Most merchandise is sold in six to eight weeks. As a result, says Torok, “there’s a freshness to our stores. We ship new merchandise to the stores every day.” The average store receives six cartons a day. In all, the facility ships out about 970,000 cartons a year.
Moving at the speed of fashion
The change in retail strategy had a direct impact on Wet Seal’s distribution processes. For one, lower price points meant that the retailer was shipping significantly more cartons and units to support the same level of revenue. Where Wet Seal once shipped about 36 million units a year with a manual item-level pick system, the retailer is now shipping 60 million units.
“Before the sorter, we had a carousel system and pick carts,” says Torok. “While it was labor intensive, we were able to keep up with the volume when we were picking 36 million units.” That system was not up to the task of picking 60 million units. Handling costs and picking errors went up with volume. At one point, the facility was about 80% accurate, says Torok.
One of the first approaches to address the increase in volume was to switch from picking individual items for each store to shipping pre-packs of merchandise. In a pre-pack model, vendors ship cartons that have been pre-packaged by the vendor with a range of sizes and styles. Instead of picking 12 individual items to a shipping carton, an associate simply picks a carton that already has a dozen items ready for shipment. From a picking standpoint, handling pre-packs in a carousel was very efficient. However, it didn’t allow a store to get an optimal range of sizes for the customers in its area. A store in one region of the country with larger sized customers might end up with too many small sized items that didn’t sell, while a store in an area with more fit customers might end up with too many larger sized items. That led to lost sales.
“Our CEO wanted us to return to a model where we are picking individual units to get the maximum size optimization to stock each store,” says Torok. “To do that, we needed a new distribution system.” What’s more, he says that the old system was paper-driven rather than bar code driven, which led to a significant number of picking errors.
All of this took place while the chain was expanding the number of stores it was operating.
The first step toward revamping Wet Seal’s distribution practices was to address shrinkage in the store with the installation of a tagging system. Rather than add the security tags to the clothing in the store, Wet Seal chose to do that function as a value-added service in a portion of a 150,000-square-foot mezzanine. Conveyors bring product from the receiving area to workstations on the mezzanine. The result was a 50% drop in the rate of shrinkage in the stores.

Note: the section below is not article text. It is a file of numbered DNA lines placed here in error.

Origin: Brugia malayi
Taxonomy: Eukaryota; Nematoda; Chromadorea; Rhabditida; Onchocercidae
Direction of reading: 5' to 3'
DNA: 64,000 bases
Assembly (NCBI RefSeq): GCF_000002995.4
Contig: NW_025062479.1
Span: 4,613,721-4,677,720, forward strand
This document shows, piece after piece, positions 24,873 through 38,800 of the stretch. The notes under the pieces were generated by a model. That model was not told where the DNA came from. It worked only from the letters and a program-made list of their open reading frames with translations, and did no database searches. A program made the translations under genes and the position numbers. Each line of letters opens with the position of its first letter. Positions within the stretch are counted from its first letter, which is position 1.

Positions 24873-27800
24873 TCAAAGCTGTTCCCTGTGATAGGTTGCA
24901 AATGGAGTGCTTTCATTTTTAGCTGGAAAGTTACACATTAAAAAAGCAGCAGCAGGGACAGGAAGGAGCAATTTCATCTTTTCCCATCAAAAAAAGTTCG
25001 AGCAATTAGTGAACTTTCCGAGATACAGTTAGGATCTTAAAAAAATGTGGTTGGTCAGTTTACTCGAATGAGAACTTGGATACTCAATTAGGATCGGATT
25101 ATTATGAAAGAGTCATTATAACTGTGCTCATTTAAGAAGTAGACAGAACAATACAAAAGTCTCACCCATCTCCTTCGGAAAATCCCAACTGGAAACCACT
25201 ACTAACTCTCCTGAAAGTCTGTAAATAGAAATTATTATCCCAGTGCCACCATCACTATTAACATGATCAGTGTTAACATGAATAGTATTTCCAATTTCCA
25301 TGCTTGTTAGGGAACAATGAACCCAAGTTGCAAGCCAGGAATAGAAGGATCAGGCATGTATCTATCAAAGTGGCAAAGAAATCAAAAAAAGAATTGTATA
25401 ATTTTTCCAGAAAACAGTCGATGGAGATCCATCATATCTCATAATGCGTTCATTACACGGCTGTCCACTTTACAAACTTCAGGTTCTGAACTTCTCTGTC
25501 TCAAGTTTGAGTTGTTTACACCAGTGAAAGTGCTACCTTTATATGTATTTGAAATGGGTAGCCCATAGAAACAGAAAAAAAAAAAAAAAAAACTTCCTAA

“When you’re looking at a company with more than $600 million in sales, it’s a significant savings,” says Torok. The value-added services conveyors and work area took up about 80,000 square feet of space on the mezzanine.
The next step was to bring in the bomb bay sortation system to increase throughput and minimize the cost of handling pieces. “We were looking for a sortation system that would allow us to minimize the labor to ship a combination of prepacks and individual units to our stores,” says Torok. “We also wanted to reduce our error rate. Finally, we wanted a system that would fit in a small footprint but still allow us to grow.”
According to Torok, Wet Seal compared tilt tray sortation with bomb bay sorters, which drop items into shipping containers, much like old aircraft bombers dropped bombs. In the end, the bomb bay sorters offered the best combination of throughput, accuracy and room. The double bin system, meanwhile, enabled Wet Seal to accommodate the wide range of products it carries—everything from small accessories to shoes and coats. “With this model, I can maximize my sales by shipping a combination of prepacks and individual units and keep down my operational costs,” says Torok.
He adds that the system has been in place for two years. Since then, there has been a 25% improvement in accuracy, from 80% to 99.9% while handling costs per unit have been reduced by 30%.
Scaling for growth
Today, Wet Seal is primarily a brick-and-mortar retailer. Stores account for 95% of its business. However, the retailer has ambitious plans to expand its e-commerce business. The bomb bay sortation system will accommodate that new strategy.
“All three sorters can sort down to the customer order level,” Torok says. “While the system allows us to service all of our stores now, it will also allow us to scale up for e-commerce.”
Torok also envisions adapting the system to multi-channel retailing. For instance, this would allow a customer to order an item in the store and have it delivered to their home. In addition to providing room to add a fourth sorter in the existing space to accommodate up to 1,000 stores, Torok says he could accommodate even more growth simply by adding another shift with the same equipment. “If you think about it, we’re only running 12 hours a day,” he says. “We could double our productivity in our existing footprint by running a second shift.”
System integrator and bomb bay sortation system: SDI Industries
Lift trucks: Crown
Pallet racking: Interlake Mecalux
Conveyor & shipping sortation: Accu-Sort Systems
Mobile computing and bar code scanning: Motorola Solutions